Early in my career and before the age of social media, I felt like I was drowning. The people in the school where I worked were kind and honestly good people, but there were only a few that actually supported my learning. With their help I made it through, but I struggled. Thankfully, I found community within a group of literacy coaches a few years into my career. If it weren’t for these mentors, I might have walked away from teaching before I really got started. Besides being a strong support network this group encouraged me to get involved with the nationwide organizations ASCD (Association for Supervision and Curriculum Design and ILA (International Literacy Association). These nationwide groups connected me with people outside my local community of adult learners by attending conferences by sponsored by these groups.

In this age of social media, it is easier than ever to get connected with other educators. If you are reading this post it is most likely due to seeing a link on Twitter or Facebook. However, this post about building your community is not about widening your online network. While I still use Twitter and Facebook and keep up with educational websites, I work hard to not be ‘plugged in’ every single day. I worry about how social media affects my attitude and how too much time online impacts my day-to-day life. I know that I can quickly lose hours of time I could be doing something more productive very quickly. Working on building my real-life community is becoming more and more important to me. This is why I am a member of NCTE (National Council of Teachers of English) and regularly attend events it sponsors.

Over the past six years, some online connections have turned into real-life connections. When I attend events where these people are, my relationships (and learning) grow stronger. During the recent NCTE Annual Convention in St. Louis, I listened to Brian Wyzlic deliver a passionate speech about ensuring every child you teach feels valued every single day. We also had numerous conversations during various times at the conference. While speech affirmed my thinking, I learned more eating dinner with him and walking through the halls. I have known Brian for about 5 years. We have been around each other for maybe 25 days in those 5 years, but learning with and from Brian in real life has been more profoundly helpful than on Twitter.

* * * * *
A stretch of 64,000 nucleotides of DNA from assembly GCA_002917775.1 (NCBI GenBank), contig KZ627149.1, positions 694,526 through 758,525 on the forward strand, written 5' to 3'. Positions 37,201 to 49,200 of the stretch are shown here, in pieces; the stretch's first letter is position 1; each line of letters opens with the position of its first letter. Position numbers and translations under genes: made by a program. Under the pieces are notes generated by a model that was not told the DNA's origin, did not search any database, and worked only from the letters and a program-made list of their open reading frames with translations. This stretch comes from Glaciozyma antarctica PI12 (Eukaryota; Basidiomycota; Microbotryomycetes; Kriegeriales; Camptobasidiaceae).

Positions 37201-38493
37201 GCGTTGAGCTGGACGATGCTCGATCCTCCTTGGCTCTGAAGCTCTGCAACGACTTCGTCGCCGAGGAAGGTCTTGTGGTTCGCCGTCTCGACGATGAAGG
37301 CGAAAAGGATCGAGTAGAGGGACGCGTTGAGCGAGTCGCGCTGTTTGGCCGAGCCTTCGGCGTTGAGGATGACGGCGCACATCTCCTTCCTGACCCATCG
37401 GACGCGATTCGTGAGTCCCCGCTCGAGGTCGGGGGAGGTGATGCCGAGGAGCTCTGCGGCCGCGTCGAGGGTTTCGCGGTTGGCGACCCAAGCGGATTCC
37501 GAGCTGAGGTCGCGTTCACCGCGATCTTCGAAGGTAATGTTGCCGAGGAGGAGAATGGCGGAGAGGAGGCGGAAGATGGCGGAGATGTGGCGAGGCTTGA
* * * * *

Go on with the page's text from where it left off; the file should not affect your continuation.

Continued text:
I had an incredibly thought-provoking conversation with Kristin McIlhagga on Saturday night. After a long day of learning from some of the best educators on the planet, Kristin pushed my thinking was pushed more than anyone else that day. Like Brian, I have only been around Kristen at events like conferences. And while I do learn from her and am supported by her during online interactions, the face-to-face conversations are what really shift my thinking.

I was honored to present with Justin Stygles, Kara DiBarotolo, Cheryl Mizreny, Michelle Best and Laurie Halse Anderson on Sunday Morning. While I knew what was going to be said when they talked, The subtle nuances of body language and tone of voice made the learning more powerful. Plus, the time we spent together outside the session cemented the fact I am proud to know them. I met Michelle or Laurie at NCTE look forward to connecting with them again in the future. They are both smart and very passionate about their work. Justin, Kara and Cheryl have been go to resources for a while, but we wouldn’t have the relationship we have if it was completely online.

Throughout the entire NCTE convention my actual conversations with other attendees that I have known for years and ones that I just met over the weekend made the cost and the effort to attend worthwhile. I know the VISA bill will suck next month, but I cannot imagine not going next year.  

Real-life professional connections, both local and not-so local, support me and challenge me. The online world is a great place to start, but do whatever it takes to get to places where your online connections meet in real life. The echo-chamber of social media is not necessarily bad, but I think you can only find true support to push your thinking in the real world. Think about your classroom. Would you let your students do a completely computerized curriculum with only random comments of a few sentences provided by you? Probably not. So why would you do it to yourself?